1. The Companies Act, 1956 provides for investigation of the affairs of companies under sections 235-250A of the Act. In addition, the Act provides for a separate process of inspection of Books of Accounts of companies under Section 209A. The Committee considered these provisions.
2. A view was taken that inspection of Books of Accounts, taken up in isolation, would not serve much purpose. Indeed, in the present form as provided for under S209 A of the Act, there is a danger that such inspections may be taken as a part of administrative routine. There would be a considerable expenditure of time and energy both on the part of the inspecting agency as well as the company without accomplishing much. Compliance with law cannot be enabled by a presumption of violation. Nor can it be ensured by physically checking of entities involved. If that were the case it would be practically impossible to enforce any legal system. The benefits of having an elaborate framework of statute and rules would be lost if law enforcing agencies are required to also physically inspect the subject entities to be confident that they are complying with it. Compliance should be based on enlightened self interest, requiring intrusion by law enforcement agencies only in limited, well established circumstances. It should not be the intention of the law to establish an “Inspector Raj”
3. The Committee was of the view that state intrusion into the affairs of a corporate entity should be regarded a sign of collapse of its governance structure. However, if and when such intrusion takes place, it should be well directed, effective and should have deterrent effect. More damage would be done by frequent intrusion into the affairs of companies with little or low application of sanctions. Such interaction between the state and the corporate citizen would result in an unhealthy relationship, imposing undesirable transaction costs. Nor, should law provide excessive powers to enforcement agencies to completely disrupt or paralyze the functioning of a corporate entity through arbitrary exercise of statutory powers on mere suspicion or an engineered or a frivolous complaint. The Committee are therefore of the view that instead of separate provisions for both inspection and investigation under the Act, a single comprehensive process of investigation, to be taken up in a manner mandated by law and protecting the rights of the companies, may be provided for. This would enable Government to focus in a better and more result-oriented manner for enquiry into the defaults by the Companies.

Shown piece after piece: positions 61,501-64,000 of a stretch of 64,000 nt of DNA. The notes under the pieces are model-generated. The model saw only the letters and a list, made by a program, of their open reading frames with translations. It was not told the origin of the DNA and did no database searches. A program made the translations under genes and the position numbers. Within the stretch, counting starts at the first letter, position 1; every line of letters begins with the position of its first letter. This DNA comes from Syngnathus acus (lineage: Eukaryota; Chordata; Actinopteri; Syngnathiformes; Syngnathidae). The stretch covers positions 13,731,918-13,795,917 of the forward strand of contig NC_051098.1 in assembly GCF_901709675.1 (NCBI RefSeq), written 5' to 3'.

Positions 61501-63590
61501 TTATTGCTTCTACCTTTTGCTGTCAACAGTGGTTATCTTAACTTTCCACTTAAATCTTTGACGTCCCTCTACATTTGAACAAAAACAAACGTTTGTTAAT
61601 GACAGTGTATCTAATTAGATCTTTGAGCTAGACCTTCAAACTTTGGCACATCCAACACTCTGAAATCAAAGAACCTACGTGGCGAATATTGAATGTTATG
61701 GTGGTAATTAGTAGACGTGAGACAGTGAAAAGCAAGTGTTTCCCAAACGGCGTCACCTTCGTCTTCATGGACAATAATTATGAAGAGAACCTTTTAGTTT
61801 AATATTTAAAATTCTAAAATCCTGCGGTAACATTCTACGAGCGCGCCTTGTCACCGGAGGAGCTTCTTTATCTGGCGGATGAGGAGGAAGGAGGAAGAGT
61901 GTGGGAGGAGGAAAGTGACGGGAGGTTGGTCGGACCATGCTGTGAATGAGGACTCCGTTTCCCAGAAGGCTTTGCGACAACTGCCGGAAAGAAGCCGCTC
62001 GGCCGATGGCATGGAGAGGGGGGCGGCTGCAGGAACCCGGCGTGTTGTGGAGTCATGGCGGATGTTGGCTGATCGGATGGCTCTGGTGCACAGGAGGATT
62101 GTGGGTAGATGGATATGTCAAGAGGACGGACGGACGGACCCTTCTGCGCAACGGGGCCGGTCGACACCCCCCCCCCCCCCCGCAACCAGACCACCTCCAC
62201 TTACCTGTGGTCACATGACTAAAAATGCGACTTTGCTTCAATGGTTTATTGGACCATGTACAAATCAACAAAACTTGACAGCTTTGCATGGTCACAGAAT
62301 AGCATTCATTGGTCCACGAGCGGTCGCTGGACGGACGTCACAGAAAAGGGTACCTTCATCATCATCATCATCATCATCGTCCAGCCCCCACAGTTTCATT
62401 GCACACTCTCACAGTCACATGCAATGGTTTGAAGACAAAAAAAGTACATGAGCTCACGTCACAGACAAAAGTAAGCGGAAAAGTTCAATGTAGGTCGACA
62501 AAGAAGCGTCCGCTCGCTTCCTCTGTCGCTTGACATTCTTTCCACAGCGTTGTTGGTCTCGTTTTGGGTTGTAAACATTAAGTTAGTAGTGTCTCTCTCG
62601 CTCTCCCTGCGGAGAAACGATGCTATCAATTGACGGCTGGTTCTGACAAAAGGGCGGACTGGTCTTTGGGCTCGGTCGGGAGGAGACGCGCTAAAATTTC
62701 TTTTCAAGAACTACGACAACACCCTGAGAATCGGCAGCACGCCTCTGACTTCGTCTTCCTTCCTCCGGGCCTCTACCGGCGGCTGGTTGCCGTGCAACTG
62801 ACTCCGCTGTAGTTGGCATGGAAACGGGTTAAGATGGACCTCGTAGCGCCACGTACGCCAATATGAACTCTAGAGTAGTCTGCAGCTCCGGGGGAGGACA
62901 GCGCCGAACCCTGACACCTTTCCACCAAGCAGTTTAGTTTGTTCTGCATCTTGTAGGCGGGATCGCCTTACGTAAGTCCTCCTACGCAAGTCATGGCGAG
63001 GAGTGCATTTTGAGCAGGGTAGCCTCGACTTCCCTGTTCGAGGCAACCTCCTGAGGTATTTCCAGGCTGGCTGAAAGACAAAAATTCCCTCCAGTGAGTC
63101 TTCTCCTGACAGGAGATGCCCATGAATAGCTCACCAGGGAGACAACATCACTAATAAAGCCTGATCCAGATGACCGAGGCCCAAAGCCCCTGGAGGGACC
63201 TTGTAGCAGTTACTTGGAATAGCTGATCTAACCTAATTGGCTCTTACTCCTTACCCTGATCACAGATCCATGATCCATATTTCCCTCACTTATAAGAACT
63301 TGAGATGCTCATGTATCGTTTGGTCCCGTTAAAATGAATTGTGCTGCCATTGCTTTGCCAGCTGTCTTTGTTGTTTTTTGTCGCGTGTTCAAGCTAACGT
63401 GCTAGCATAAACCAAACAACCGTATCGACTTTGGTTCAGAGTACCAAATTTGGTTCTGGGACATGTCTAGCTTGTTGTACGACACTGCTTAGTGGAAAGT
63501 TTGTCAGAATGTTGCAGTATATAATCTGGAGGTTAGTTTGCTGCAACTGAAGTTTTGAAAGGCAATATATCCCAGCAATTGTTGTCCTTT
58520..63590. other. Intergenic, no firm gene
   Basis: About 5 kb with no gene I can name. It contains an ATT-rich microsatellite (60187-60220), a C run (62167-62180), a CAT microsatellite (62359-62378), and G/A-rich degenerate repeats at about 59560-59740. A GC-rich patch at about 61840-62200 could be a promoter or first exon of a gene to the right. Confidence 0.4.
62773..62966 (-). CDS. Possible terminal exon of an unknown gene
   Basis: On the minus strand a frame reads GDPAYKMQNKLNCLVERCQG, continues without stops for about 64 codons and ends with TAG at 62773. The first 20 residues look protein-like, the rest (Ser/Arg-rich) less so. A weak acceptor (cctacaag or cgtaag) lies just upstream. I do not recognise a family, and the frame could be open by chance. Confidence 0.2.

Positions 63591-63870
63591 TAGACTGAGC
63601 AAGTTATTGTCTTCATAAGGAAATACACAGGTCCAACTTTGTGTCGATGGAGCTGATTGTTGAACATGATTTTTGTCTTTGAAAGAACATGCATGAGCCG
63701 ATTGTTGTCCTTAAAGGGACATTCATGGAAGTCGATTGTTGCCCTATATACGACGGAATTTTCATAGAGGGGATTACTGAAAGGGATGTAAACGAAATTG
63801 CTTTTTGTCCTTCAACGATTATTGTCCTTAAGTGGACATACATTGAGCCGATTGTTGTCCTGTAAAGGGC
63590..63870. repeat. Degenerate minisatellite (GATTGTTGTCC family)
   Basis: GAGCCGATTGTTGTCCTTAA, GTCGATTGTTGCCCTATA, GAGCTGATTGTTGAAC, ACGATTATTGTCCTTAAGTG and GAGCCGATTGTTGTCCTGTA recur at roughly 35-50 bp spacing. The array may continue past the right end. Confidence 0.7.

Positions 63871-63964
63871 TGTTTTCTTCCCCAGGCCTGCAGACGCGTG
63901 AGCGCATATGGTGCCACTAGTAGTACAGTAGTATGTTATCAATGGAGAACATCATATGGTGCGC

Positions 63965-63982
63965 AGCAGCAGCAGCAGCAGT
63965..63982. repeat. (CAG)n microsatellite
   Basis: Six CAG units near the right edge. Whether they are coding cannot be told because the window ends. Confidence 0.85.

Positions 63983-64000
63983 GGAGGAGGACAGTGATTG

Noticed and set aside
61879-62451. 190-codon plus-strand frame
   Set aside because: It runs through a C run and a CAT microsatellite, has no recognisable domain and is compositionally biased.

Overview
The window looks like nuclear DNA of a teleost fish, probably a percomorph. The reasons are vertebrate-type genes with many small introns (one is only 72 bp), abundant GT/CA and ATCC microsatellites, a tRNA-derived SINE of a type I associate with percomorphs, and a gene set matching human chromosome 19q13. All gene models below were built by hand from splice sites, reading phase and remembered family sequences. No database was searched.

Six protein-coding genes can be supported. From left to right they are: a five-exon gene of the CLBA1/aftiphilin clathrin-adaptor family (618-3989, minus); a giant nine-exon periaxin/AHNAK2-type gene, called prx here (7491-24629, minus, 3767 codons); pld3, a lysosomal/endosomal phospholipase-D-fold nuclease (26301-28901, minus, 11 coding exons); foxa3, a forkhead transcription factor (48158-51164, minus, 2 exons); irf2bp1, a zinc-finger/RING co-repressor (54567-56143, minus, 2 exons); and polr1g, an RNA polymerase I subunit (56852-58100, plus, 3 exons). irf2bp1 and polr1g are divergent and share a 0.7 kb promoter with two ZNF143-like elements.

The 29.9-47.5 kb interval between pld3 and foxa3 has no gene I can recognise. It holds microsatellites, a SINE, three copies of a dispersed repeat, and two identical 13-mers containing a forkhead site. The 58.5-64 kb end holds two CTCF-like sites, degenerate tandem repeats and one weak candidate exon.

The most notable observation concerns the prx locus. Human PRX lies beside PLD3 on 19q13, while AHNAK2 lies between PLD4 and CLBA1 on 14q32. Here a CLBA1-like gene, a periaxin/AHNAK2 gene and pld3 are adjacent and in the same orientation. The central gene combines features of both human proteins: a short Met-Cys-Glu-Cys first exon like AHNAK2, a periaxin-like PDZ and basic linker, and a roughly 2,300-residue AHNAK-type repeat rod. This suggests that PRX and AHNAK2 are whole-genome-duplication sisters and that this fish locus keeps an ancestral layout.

4. The Committee felt that overregulation and excessive supervision could disrupt the functioning and the decision making processes in a company. This would also tend to penalize actions taken in good faith by managements particularly of small companies who may not have access to expert professional advice. An atmosphere of suspicion is unlikely to result in improvements in corporate governance. Companies would be wasting resources in evasive tactics which would impose unnecessary costs in a competitive environment. The Committee is of the view that rather than inspection of the working of companies through the enforcement machinery merely to assess whether a company is compliant with the law, the law should place the liability for compliance on the managements and owners/controlling interests of the companies, combined with a system of oversight through random scrutiny of the filings of documents by the companies. This exercise should not only enable up to date filings but should also identify gaps in disclosures by the companies. On the basis of such random scrutiny, the Registrar may also have the power to call for information, documents or records as required under law. If, from such random scrutiny, sufficient grounds arise warranting investigation of the affairs of the company, the same may be considered by the Central Government.
5. The Central Government may be empowered to appoint inspectors to investigate either on its own if it is of the opinion that such investigation is required in public interest, or on the request of the company on the basis of a special resolution, or on the direction of the court/Tribunal or from such members of the company having requisite number of shares as may be specified.